In the past two months, I have been able to travel to Kansas City, Missouri and Pittsburgh, Pennsylvania on two trips – both related to my vocation as a pastor, but each very different in its focus.
In September, I joined with 35 other folks from the East Ohio Conference, many of them clergy, to attend the Leadership Institute at the United Methodist Church of the Resurrection. COR is the largest church in the denomination with approximately 20,000 members. Their lead pastor, the Rev. Adam Hamilton, is the author of many books and studies, including FAITHFUL: CHRISTMAS THROUGH THE EYES OF JOSEPH, which will be our Advent study this year. The Leadership Institute is an annual conference for church leaders held at COR.
This year, given the current crisis over human sexuality in the United Methodist Church, the conference was limited to 2400 United Methodists, with a maximum of two from any congregation. The conference, entitled “Bright Hope for Tomorrow: The Future of the United Methodist Church”, centered on the history and the future of the church. We heard talks about the history of racial relations, of the status and role of women in the church. We watched videos showing parents of children who had died by suicide due to their understanding of the church’s stance on LGBTQIA persons. We discussed the proposals coming to General Conference 2020, and then we met in annual conference groups to talk about what to do next.
I left the conference heartened by what I heard. I am encouraged by the number of folks in our conference who are as opposed to the Traditional Plan, which places severe punishments on LGBT+ clergy and those who perform LGBT+ weddings. It was a difficult week, as I saw many examples of the harm that the church has done to minorities and to women. But I also saw a church that is committed to moving forward into the future, a future where all means all.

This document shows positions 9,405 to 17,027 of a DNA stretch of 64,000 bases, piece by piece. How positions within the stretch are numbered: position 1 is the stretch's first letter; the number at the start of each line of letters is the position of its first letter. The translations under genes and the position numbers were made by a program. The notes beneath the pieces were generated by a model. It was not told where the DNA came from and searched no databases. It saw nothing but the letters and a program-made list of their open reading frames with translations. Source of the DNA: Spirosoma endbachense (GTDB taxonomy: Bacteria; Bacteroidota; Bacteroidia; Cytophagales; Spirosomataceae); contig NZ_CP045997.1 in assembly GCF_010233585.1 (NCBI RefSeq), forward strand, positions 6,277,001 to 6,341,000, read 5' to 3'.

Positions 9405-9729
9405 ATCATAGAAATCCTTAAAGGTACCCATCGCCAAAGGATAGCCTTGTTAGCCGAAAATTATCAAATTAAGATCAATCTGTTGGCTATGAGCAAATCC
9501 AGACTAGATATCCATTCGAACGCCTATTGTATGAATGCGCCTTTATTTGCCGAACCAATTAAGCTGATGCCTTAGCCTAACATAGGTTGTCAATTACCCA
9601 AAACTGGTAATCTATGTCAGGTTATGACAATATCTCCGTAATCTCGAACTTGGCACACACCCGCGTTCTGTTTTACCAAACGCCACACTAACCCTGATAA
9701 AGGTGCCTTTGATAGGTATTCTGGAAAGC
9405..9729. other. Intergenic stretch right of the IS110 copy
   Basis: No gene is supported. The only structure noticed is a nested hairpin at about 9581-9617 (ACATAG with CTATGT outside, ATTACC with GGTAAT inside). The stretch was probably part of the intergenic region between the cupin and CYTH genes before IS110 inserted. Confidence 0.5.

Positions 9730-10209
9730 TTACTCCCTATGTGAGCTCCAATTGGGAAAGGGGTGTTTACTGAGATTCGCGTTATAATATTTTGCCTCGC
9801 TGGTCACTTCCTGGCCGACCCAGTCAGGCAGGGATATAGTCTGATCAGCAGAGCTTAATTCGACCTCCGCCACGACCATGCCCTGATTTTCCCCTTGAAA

In mid-October, I spent a week in Pittsburgh at the St. Paul of the Cross Retreat Center with my Order of St. Luke family. To many of us, the retreat center, and this annual gathering, are home. We planned and discussed the work of the Order, including worship books, psalmody, three periodicals, liturgical practice, and sacramental living. We worshipped together, in six services, or “offices” a day, from Morning Prayer to Compline (night prayer), and shared in the Eucharist (holy communion) each day. On this retreat, our focus was on the practice of iconography. Two artists joined us to explain their craft, and then we spent ½ day writing our own icon. We also took an afternoon trip to the Squirrel Hill neighborhood, where we met with a rabbi and then spent time at the Tree of Life synagogue where 11 persons were killed on October 27, 2018, during Shabbat services. We prayed portions of the Transitus prayer (for those who have died) and sang Dona Nobis Pacem in a beautiful round as we stood in front of the building. Two weeks, both “religious” in nature, but very different in content and style. Two weeks, helping me to remember why I do the work I do, and encouraging me on my journey.
Two weeks, and I am excited to share with you all I have learned in the months ahead, as we journey together and remember to Fear Not Pastor Dianne